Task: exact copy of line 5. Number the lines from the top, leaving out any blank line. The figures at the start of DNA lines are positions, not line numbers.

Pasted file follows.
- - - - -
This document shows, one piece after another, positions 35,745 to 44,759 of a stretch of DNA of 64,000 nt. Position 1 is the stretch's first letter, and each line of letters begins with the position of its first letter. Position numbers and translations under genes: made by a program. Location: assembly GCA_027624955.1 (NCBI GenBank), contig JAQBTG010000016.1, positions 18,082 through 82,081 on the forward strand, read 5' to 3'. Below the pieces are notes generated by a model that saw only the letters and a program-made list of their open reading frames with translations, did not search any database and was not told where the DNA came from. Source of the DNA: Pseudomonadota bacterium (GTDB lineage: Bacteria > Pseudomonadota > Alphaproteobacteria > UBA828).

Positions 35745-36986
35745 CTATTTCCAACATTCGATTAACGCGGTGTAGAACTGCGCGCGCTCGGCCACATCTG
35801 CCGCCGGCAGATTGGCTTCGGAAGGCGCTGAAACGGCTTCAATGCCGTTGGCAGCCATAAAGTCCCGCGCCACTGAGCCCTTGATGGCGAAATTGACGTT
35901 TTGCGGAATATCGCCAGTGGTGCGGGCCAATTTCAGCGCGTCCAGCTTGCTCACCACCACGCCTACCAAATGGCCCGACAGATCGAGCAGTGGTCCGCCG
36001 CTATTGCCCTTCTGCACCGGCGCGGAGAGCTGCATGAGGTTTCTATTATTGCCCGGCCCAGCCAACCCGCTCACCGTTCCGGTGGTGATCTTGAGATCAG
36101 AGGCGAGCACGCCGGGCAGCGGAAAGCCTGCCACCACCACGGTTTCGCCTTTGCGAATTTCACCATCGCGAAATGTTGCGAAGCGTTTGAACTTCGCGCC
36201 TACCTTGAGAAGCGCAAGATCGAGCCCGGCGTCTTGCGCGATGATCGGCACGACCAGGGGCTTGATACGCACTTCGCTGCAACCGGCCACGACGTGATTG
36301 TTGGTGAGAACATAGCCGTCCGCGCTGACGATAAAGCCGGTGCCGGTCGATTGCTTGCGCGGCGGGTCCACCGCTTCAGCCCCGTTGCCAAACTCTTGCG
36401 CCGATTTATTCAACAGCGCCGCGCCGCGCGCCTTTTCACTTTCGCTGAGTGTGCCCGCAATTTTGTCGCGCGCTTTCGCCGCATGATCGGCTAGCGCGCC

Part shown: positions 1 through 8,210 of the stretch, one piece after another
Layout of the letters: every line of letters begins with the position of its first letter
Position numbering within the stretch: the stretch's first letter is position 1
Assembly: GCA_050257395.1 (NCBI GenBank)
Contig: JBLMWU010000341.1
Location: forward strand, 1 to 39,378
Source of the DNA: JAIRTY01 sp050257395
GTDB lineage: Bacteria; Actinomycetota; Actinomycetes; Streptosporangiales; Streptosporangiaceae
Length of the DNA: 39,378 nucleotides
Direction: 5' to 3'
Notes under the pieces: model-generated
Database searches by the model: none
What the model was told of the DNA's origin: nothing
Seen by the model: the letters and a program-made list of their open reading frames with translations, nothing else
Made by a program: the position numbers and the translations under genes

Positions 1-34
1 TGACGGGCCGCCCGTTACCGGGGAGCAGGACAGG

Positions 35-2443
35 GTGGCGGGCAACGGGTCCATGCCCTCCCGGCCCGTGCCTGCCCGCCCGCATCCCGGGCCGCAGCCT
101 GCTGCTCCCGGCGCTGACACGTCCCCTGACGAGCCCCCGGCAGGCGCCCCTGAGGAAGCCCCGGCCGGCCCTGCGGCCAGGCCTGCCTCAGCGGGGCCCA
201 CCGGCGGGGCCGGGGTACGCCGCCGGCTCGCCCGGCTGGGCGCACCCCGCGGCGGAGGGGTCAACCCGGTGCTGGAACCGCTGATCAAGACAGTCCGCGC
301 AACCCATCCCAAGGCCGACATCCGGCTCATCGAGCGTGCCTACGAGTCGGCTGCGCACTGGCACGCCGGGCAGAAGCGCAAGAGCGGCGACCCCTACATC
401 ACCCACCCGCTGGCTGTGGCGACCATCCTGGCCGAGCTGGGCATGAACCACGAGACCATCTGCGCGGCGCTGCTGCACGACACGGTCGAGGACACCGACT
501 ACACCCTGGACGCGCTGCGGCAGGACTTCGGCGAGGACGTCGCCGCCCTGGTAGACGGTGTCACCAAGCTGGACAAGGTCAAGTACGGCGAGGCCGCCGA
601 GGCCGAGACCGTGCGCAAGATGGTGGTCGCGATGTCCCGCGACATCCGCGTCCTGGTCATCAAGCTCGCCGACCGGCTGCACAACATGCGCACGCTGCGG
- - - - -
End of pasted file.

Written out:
35901 TTGCGGAATATCGCCAGTGGTGCGGGCCAATTTCAGCGCGTCCAGCTTGCTCACCACCACGCCTACCAAATGGCCCGACAGATCGAGCAGTGGTCCGCCG